Some manufacturers have done better with the water soluable fluxes than others. Contractors should experiment with the various fluxes that conform to NSF 61 to determine the flux best suited for their method of soldering. Cast Iron No-Hub The big dispute for the past few years has been what level of joining is needed for a no-hub coupling. Many varieties of couplings are available for joining cast iron.

The latest edition of couplings are the rigid unshielded couplings. Rather than having a metallic shield around the coupling, the couplings are a rigid thermal plastic material. Hence, the only metallic component is the bands to tighten the joint.

The concern regarding no-hub couplings is how much support the coupling is supposed to provide for the joint. When properly installed, the no-hub coupling should not be supporting the pipe. However, realistically, the plumbing industry recognizes that there will be a need to resist torsional movement in the joint.

The new standard identifies tests for determining the ability of the coupling to within anticipated forces in field installations. The new standard being developed by ASME to regulate these couplings is ASME A112.4.4. PEX Fittings Since the demise of polybutylene, there has been an emphasis on cross linked polyethylene (PEX) as the replacement flexible water piping material. As a result there has been a tremendous number of new joining methods introduced.

One of the original complaints about PEX was that the fittings and pipe had to be supplied by the same manufacturer. ASTM F877 required the pipe and fittings to be evaluated for the joining method. Within the past few years, many new fittings standards have been introduced that allow fittings to be used with any pipe. The 2003 edition of the Uniform Plumbing Code lists the following PEX fittings standards: ASTM F1807, ASTM F1960, ASTM F1961, and ASTM F2080. These fittings are crimp and insert type fittings. The newer fittings can be used on any PEX tubing.

That has not stopped other manufacturers from introducing other fittings that meet the ASTM F877 standard. One of the fascinating fittings is the Stadler/Viega fitting. Their fitting system uses bronze fittings with a press connection. Rather than a crimp ring, the fittings have a press cup that fits on the end of the tubing before it is inserted into the fitting. The press cup eliminates the need to line up a crimp ring. A small hole in the cup assures that the pipe is fully inserted into the cup and fitting. The cup is pressed to the pipe. PEX-AL-PEX Fittings Like PEX, PEX-AL-PEX has developed a standard for regulating fittings for joining different manufacturers' pipe. The fitting standard is ASTM F1974. This standard does not preclude the manufacturer from developing a special joining method for their particular PEX-AL-PEX pipe.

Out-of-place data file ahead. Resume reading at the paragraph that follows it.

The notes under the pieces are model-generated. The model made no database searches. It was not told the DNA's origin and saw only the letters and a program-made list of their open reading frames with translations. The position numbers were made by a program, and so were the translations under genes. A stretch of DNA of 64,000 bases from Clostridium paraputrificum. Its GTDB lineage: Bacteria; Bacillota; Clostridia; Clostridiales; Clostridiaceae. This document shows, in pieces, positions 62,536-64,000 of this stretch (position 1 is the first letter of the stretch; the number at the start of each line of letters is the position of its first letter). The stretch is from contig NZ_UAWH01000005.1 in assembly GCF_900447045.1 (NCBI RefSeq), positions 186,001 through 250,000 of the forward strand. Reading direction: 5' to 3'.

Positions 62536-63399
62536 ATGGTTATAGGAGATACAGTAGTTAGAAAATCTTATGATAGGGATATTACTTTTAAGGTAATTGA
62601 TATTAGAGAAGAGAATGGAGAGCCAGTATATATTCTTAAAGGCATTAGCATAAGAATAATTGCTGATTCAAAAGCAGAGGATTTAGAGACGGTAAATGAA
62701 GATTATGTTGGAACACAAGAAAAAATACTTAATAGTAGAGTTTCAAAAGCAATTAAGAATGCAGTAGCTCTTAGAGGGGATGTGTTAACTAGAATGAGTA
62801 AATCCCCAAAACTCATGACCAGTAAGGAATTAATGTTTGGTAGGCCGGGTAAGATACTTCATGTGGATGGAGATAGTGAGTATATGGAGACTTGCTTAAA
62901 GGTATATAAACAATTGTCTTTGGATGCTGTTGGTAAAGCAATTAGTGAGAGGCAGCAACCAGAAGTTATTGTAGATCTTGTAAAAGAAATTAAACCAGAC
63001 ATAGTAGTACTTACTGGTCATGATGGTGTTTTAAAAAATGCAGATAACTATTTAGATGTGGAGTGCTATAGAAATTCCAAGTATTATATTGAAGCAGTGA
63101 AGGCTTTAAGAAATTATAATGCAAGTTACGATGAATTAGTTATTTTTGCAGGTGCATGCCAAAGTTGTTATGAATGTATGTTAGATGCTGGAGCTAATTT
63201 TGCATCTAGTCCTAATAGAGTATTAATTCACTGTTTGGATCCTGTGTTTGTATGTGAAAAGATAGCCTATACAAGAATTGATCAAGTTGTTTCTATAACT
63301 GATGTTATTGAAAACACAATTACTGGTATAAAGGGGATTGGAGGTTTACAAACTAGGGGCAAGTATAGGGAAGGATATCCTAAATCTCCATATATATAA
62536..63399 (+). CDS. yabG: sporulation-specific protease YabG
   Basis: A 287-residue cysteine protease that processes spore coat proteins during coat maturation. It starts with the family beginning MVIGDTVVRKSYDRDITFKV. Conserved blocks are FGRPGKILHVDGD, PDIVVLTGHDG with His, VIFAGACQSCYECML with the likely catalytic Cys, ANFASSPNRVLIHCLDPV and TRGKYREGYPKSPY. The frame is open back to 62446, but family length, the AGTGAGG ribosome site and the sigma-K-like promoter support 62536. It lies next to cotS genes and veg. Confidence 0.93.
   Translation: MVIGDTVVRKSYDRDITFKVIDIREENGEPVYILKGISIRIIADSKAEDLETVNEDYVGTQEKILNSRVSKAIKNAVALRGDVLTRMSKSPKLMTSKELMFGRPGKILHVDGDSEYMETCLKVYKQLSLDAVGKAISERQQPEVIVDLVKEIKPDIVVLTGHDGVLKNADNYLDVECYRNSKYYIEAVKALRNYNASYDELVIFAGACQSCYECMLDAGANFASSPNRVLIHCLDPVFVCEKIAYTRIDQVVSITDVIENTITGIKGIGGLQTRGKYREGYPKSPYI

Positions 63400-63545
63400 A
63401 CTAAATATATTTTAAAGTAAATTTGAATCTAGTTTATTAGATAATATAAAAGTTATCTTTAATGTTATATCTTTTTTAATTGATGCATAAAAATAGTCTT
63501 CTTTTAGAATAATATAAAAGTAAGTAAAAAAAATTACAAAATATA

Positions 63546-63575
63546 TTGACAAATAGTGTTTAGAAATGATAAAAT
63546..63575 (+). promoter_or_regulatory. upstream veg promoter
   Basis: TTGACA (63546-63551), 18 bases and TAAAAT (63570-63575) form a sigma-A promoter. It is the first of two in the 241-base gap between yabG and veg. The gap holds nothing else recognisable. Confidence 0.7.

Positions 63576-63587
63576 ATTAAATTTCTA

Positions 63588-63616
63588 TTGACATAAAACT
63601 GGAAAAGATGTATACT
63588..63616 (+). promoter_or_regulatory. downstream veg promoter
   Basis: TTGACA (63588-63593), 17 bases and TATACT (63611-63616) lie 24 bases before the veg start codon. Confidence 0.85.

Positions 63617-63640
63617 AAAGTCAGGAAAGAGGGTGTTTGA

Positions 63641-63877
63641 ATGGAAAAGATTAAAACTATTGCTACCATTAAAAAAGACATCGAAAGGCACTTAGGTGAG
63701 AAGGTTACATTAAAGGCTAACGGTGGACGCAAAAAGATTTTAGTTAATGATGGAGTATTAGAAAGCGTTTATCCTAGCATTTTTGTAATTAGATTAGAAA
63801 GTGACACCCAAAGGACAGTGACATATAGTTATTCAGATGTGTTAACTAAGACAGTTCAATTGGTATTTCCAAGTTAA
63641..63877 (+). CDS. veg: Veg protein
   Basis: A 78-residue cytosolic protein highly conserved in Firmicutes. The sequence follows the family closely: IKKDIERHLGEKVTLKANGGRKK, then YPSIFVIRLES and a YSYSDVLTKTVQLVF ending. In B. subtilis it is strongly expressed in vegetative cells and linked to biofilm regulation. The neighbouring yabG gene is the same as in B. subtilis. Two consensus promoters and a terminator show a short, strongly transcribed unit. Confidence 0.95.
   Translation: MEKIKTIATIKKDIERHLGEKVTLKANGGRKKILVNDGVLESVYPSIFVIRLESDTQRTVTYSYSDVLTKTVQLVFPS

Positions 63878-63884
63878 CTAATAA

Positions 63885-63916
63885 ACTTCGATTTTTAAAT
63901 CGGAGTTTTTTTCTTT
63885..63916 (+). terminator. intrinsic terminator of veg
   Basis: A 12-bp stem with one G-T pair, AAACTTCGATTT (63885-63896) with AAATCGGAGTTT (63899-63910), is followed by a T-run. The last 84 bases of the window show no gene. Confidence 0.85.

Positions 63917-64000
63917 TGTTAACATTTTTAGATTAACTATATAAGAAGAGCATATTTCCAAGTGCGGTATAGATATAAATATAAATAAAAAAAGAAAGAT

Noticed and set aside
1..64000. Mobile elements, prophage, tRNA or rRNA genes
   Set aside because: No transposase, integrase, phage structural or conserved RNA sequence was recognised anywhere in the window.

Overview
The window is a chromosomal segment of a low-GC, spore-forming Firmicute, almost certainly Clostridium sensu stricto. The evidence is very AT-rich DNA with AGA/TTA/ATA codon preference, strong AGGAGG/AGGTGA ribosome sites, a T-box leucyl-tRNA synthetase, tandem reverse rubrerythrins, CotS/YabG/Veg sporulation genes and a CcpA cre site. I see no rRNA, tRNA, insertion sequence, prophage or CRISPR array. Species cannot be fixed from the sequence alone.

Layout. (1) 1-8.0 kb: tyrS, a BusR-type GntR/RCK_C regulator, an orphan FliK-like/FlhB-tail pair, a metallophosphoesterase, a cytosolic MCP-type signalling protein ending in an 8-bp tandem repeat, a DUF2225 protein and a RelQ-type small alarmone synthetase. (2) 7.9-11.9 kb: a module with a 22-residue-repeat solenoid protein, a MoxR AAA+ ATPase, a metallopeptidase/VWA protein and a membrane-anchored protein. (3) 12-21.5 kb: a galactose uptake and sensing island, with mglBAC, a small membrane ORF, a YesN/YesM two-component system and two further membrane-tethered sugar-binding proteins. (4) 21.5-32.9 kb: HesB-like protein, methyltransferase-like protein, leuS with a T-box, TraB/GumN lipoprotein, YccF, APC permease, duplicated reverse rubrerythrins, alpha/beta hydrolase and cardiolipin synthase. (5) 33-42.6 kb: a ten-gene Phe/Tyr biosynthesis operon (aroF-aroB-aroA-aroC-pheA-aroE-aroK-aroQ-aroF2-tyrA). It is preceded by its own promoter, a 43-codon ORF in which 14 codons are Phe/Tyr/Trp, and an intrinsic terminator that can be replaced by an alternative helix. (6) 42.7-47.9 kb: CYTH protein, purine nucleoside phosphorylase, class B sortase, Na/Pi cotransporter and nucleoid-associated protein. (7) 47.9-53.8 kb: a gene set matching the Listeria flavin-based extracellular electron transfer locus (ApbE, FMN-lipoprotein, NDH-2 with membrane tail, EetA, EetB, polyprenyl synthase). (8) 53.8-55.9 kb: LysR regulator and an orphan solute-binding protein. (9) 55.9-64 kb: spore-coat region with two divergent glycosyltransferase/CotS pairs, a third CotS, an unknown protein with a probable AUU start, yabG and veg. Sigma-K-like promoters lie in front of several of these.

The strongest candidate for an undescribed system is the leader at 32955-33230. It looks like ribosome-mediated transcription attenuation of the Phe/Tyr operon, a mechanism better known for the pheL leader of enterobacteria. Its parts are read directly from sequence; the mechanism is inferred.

CPVC Solvent Cement The 2003 Uniform Plumbing Code has finally accepted one-step solvent cement for CPVC plastic pipe. One-step solvent cement has been popular for joining CPVC in sprinkler piping installations.

For the past few years there has been a major debate over whether primer is necessary. The purpose of the primer is to break down the outside wall to allow the solvent cement to make a firm bond between the pipe and the fittings. The change in formulation allows this process to be completed with a one-step solvent cement. All of the testing on one-step solvent cemented joins has proven that the joint is more than adequate for a plumbing water distribution system. PVC Solvent Cement With the acceptance of CPVC one-step solvent cement, there has been additional discussion on the need to use primer when joining PVC plastic pipe. In certain parts of the country, including Florida, the use of primer on PVC has not been standard practice for many years.

Attempts have been made to gain code acceptance for joining PVC without the use of primer, however, to date, all of the code changes have failed. That is not to say that joining PVC without primer doesn't work. In the parts of the country that have not used primer, there is not a massive number of failures of PVC joining methods.

Look for future research regarding PVC solvent cementing. Before the codes accept a change, the ASTM D2665 standard would have to be revised. But, the days of primer may be numbered. Nothing New With Steel In many ways, the steel pipe industry started the explosion of new joining methods about 25 years ago. The only method of joining steel pipe used to be threaded and welded joints. Today, there are numerous mechanical joints, rolled groove, and cut groove joints.

Most of the newer steel pipe joints started out for use in fire sprinkler systems. From there, the joints expanded to other piping systems. However, within the past few years, there have not been any new or exciting changes to joining methods for steel pipe.

Expect the trend of new pipe joining methods to continue. If it can cut labor time, reduce cost, or increase performance, expect to see new joining methods.


"This article was originally posted on ww.reevesjournal.com."